Overall, I was very pleased and quite surprised by the design, color scheme, and performance of the HeyBike Cityrun cruiser electric bike. It was a shame that it was too tall for my mom as I really wanted her to ride it, but alas, the search for a more suitable bike continues. I may throw the towel and finally get her an electric trike (tricycle).

Either way, the HeyBike Cityrun comes highly recommended as a great-looking, very functional eBike where the manufacturer had put in a lot of attention to detail.

Read on for tips or check out the Cityrun’s current price on Amazon.


  • Covered charging port is on the side of the down tube
  • AC charging brick LED: Red = Charging. Green = Full
  • Lithium-Ion batteries are known to be volatile and could catch on fire
  • Do not charge overnight or unsupervised for prolonged periods of time. Stop charging once full
  • Do not leave the bike in full sun or below freezing
  • Lithium-Ion batteries lose about 20-25% of capacity after every 500 charging cycle
  • Ensure seat post is locked and tight


  • Set Pedal Assist to level 1 or higher by pressing “” button. Motor kicks in as you pedal
  • Throttle the thumb accelerator by the left-side handle, and the motor will fully take over (Power on demand)
  • The more you push, the faster the bike will go
  • Helps with walking the bike uphill at 3.7 mph (6 km/h)
  • Be aware of unexpected obstacles. I tumbled once while mountain biking and was hurt quite badly. It was not fun

Aircraft Transport

Most, if not all, airlines prohibit electronic scooters and bikes that do not meet specific criteria. United Airlines, for example, allows collapsible ones whose battery is both removable and below 300 Wh. Southwest Airlines is more restrictive at 160 Wh. This bike’s battery is 672 Wh. Lithium-ion batteries are known to be volatile, and the higher their capacity, the more risky they are. Check with the airlines, TSA, and FAA for more details.

Bike Assembly

Here are some installation tips for those assembling their first bicycle. There is a diagram below to identify the major bike parts.

Bike Repair Stands

I use a repair stand to help with assembly and maintenance. SereneLife SLBKRS3 has a maximum load capacity of 66.7 lbs — enough to carry most electric bikes without falling over.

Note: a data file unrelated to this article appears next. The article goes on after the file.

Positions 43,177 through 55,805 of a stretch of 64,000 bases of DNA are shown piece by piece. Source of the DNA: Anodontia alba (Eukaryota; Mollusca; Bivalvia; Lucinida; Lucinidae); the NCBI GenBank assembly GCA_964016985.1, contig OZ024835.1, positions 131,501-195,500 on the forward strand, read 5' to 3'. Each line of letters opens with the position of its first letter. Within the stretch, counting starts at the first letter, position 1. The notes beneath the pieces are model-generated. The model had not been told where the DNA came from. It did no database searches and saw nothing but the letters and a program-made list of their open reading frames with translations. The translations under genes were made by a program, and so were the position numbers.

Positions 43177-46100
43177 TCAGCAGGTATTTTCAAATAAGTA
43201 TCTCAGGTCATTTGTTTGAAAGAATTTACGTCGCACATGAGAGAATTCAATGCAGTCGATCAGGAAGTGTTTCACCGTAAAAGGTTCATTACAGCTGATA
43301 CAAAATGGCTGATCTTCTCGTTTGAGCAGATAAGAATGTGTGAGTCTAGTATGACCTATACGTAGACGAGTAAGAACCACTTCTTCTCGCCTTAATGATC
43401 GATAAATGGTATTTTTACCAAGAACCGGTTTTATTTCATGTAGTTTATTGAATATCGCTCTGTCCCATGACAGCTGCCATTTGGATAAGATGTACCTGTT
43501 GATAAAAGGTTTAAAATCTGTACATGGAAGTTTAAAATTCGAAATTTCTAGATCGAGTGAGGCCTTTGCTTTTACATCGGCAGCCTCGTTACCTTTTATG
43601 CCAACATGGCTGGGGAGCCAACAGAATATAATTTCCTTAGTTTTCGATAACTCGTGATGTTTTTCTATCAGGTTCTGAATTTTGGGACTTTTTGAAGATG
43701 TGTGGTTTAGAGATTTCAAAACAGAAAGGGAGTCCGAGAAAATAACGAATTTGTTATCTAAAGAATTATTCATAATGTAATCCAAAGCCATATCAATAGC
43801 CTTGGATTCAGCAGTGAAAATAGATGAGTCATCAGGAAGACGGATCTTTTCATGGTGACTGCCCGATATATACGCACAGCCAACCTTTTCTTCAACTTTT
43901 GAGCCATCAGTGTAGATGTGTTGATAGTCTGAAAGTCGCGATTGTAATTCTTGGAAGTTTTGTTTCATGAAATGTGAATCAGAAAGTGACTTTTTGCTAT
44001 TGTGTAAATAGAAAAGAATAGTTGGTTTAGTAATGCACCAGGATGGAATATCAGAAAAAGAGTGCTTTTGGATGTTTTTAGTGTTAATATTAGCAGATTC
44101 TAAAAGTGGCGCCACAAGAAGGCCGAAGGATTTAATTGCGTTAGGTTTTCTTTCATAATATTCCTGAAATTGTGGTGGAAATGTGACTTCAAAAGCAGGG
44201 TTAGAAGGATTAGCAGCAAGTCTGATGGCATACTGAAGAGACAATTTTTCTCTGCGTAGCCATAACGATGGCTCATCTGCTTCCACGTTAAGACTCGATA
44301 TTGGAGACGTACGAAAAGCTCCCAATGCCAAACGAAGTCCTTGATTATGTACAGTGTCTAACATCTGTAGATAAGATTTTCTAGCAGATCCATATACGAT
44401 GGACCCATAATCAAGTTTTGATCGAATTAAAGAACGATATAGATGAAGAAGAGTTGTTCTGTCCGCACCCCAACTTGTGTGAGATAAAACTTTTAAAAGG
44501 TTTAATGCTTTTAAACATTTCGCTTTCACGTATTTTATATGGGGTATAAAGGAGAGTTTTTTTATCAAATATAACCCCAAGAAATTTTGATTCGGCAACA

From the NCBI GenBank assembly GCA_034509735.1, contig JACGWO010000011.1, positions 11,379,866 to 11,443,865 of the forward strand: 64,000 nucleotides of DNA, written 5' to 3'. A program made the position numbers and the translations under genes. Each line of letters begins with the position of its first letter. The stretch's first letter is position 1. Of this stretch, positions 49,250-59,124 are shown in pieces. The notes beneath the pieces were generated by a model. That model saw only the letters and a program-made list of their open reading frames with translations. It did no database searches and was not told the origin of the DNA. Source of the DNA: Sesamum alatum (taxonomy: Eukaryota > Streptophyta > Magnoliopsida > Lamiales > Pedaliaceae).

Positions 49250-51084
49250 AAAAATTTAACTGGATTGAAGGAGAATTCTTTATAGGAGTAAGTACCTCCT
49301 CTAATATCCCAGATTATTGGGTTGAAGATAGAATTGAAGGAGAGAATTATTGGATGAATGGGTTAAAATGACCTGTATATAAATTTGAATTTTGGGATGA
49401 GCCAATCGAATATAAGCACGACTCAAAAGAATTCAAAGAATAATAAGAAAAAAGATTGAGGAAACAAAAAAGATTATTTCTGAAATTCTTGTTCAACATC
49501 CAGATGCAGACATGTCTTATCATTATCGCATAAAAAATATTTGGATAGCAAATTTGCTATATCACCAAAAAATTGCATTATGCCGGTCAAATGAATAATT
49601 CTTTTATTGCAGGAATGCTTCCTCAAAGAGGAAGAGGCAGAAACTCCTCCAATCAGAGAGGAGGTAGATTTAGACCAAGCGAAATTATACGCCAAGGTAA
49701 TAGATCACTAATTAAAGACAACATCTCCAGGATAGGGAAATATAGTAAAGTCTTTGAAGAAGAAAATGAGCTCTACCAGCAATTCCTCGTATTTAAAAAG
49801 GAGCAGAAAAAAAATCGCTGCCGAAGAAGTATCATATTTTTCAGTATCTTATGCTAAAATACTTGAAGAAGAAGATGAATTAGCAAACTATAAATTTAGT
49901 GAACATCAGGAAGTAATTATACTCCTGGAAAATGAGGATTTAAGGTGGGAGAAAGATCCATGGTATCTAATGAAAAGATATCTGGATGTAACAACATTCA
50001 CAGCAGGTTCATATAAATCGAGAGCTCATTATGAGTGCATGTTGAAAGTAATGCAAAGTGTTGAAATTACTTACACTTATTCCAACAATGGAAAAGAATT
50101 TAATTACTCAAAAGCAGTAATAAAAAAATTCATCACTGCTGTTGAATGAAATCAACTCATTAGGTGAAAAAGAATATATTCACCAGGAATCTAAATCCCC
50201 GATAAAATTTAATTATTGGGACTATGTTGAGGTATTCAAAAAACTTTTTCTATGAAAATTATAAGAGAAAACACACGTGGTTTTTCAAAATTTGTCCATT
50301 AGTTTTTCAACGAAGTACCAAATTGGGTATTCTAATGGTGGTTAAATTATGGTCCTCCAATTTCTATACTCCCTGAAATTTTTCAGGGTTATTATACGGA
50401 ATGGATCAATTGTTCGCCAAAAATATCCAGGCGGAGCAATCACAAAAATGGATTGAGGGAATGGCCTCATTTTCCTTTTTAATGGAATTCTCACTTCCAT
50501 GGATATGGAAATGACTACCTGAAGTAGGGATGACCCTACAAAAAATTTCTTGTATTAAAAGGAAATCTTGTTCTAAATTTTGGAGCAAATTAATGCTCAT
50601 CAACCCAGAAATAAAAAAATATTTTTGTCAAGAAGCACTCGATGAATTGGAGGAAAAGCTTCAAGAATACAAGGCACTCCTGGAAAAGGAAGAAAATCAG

SereneLife Bike Repair Stand, Metakoo Cybertrack 100 mountain eBike

For easier maintenance or assembly, a bike repair stand can save a lot of time and back pain. Be sure to get one that can hold up your bicycle’s weight.

Bike Parts

Bicycle Parts /Al2 (CC by 3.0, Wikimedia CurID 2995998)


To enter programming mode: Press and hold both the “” and “-” buttons until “U03” shows on the LCD. Cycle through the options with the “M” button, change values with “” or “-“, and save the changed setting(s) by leaving the screen for a few seconds or long-pressing “” and “-“.

Program Options

PROGRAM AT YOUR OWN RISK! Improper use may void warranty and/or cause bike to fail or be damaged.

Note: I did not take an extensive look at the different settings and what ranges or options were available for each since I had no intent of keeping the bicycle.

User Settings

Advanced Settings

  • P01: Backlight brightness level. Default: L-3
  • P02: Unit display. 0 = kilometers (km/h), 1 = miles (mph). Default: 1
  • P03:Do not modify. Battery Voltage. Default: 48
  • P04: Automatic Sleep. Default: 0
  • P05: PAS levels. Default: 0-5
  • P06:Do not modify. Wheel Diameter. Default: 27 (inches?)
  • P07:Do not modify. Number of magnets for measuring speed. Default: 1
  • P08: Maximum speed. 0-63. 63 = No limit. Default: 20 (mph?)
  • Changing limit to 63 will allow the motor to run at its full capacity. I was only able to get it to 21.5 mph (with no rider)
  • Can result in overheating and cut motor’s life short. Going over 20 mph may be illegal in your State or country